ACCESSING THE 401(K)
you race to the bank and cash-out your retirement to purchase your castle, take a few minutes to
assess the implications outlined below.
you can't take money from your 401(K) plan until you retire, leave the company
or become disabled, but many accounts permit certain “hardship withdrawals” when
there is an immediate financial need. While hardship withdrawals are allowed by
law, your employer is not required to provide them in your plan. Sometimes this
"hardship withdrawal" includes the purchase of a principal residence. If unsure
as to whether yours does, check with your employer’s human resources
drawback of liquidating in this manner is that the funds are immediately taxable
since they were saved tax free. Likely they would be taxed at your current tax
rate, but it could be higher if the fund liquidation puts your income into a
higher tax bracket. There is also a penalty, typically 10% of the funds
withdrawn. The exact amount of the penalty is spelled out in your
is borrowing against your 401(K). Often you can borrow as much as
50% of your account balance. You pay interest on the loan, and the interest is
credited back to your account. Sounds great, eh? The money you receive is not
taxable either (as long it is paid back), and there is no penalty. Most
plans offer anywhere from five to thirty years to pay the loan. In a perfect
world, it's a perfect plan!
you set this ball in motion, it is very difficult to stop so make sure you
lender has seen the account where you plan to deposit the funds BEFORE you do
it. A good broker has an eye for anything funky on a bank statement. Also,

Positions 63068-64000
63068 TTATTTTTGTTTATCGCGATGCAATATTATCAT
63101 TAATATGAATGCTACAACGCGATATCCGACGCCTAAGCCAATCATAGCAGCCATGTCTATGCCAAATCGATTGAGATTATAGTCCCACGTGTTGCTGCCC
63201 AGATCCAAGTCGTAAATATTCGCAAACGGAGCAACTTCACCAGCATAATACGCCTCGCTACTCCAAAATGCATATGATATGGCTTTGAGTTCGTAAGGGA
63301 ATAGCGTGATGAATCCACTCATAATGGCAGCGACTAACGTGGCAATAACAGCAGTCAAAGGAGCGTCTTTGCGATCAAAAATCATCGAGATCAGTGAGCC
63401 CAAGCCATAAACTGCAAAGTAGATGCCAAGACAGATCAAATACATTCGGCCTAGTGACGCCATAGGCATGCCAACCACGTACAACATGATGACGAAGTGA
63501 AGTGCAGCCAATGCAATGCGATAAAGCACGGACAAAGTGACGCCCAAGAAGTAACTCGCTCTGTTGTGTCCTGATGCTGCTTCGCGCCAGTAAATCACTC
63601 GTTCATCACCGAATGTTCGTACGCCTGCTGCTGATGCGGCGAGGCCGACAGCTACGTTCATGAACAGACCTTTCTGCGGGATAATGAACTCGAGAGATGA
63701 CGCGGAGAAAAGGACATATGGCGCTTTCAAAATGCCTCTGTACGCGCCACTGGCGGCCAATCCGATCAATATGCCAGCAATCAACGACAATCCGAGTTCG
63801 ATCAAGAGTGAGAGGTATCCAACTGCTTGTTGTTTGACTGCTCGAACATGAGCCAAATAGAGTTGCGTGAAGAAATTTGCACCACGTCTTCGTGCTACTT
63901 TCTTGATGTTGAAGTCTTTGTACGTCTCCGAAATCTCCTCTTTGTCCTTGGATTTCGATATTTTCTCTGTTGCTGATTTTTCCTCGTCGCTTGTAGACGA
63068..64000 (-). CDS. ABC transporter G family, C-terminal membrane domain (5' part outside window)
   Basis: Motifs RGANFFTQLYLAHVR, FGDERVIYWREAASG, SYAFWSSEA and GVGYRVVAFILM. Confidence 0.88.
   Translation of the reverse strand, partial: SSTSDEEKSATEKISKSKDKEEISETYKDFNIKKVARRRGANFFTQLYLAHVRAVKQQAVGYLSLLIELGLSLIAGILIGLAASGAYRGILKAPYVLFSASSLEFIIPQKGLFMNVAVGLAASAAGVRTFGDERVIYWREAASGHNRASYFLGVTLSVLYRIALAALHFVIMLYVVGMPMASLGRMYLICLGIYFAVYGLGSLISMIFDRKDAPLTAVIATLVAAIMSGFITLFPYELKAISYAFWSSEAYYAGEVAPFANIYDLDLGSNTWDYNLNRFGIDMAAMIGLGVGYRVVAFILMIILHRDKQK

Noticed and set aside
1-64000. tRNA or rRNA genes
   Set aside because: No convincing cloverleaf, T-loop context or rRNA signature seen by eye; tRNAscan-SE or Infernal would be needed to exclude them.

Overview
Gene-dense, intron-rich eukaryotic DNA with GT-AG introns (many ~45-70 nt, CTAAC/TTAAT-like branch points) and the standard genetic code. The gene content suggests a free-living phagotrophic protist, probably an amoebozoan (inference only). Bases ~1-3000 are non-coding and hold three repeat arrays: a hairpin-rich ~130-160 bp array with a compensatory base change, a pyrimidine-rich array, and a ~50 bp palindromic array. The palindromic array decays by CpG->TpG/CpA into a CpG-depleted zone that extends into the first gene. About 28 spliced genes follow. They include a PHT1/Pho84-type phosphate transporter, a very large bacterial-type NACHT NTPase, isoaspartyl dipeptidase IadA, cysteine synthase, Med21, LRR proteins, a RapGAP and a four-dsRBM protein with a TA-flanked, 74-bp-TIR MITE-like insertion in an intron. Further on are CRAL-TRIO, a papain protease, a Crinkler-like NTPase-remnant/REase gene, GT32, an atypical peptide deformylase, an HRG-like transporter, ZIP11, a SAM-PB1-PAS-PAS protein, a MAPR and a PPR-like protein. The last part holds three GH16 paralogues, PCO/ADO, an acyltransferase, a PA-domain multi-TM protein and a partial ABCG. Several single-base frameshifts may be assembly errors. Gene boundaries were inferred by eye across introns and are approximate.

keep a copy of ALL the paperwork. This includes applying for the liquidation,
any correspondence from the bank, any check or wire record, and the printout
from the bank showing the funds transferred into your bank account. Be in full
communication during the liquidation process so nothing gets in the way of
obtaining your new home.
Whether you're anticipating a total solar eclipse or a future home, both require preparation to get what you want out of the moment and save yourself from future headaches.
Here are two scenarios where I typically offer advice when given the time (61-90 days) to make the loan happen.
You're self-employed.; Move the money you are using for the purchase of a home to your personal account. If you have down payment in your business account, you can use it; however, the lender will want to "source" the funds in your business account(s). This means if there is anything private, like account numbers or client names in the bank statements, you may be revealing more than you desire. By having the funds transferred to your personal account more than 60 days before you go to underwriting, lenders can stay out of your business.
You're getting a gift for the down payment. If they love you enough to give you the money, perhaps they trust you enough to give that money 61 days ahead of underwriting. Of course, gifts are allowed on many loan programs if the transfer is documented and you have a gift letter; however, if the funds are already in your account for two months, the money is no longer considered a gift. This actually improves your qualifications in underwriting because a loan using your own funds for the down payment is considered a less risky than a loan with gift funds. If it is yours for 60+ days, it is no longer a gift.
As a last tip, I offer Fully Underwritten Loans WITHOUT a contract. In other words, we can turn your offer into the equivalent of a full cash offer pending the appraisal and title work. This is a powerful option at your disposal for those hard to obtain homes. Please let me know if I can help you purchase a home in Georgia.
*Eclipse photo taken near Dillon, GA on August 21,2017 using Canon Rebel T6, 300mm lens.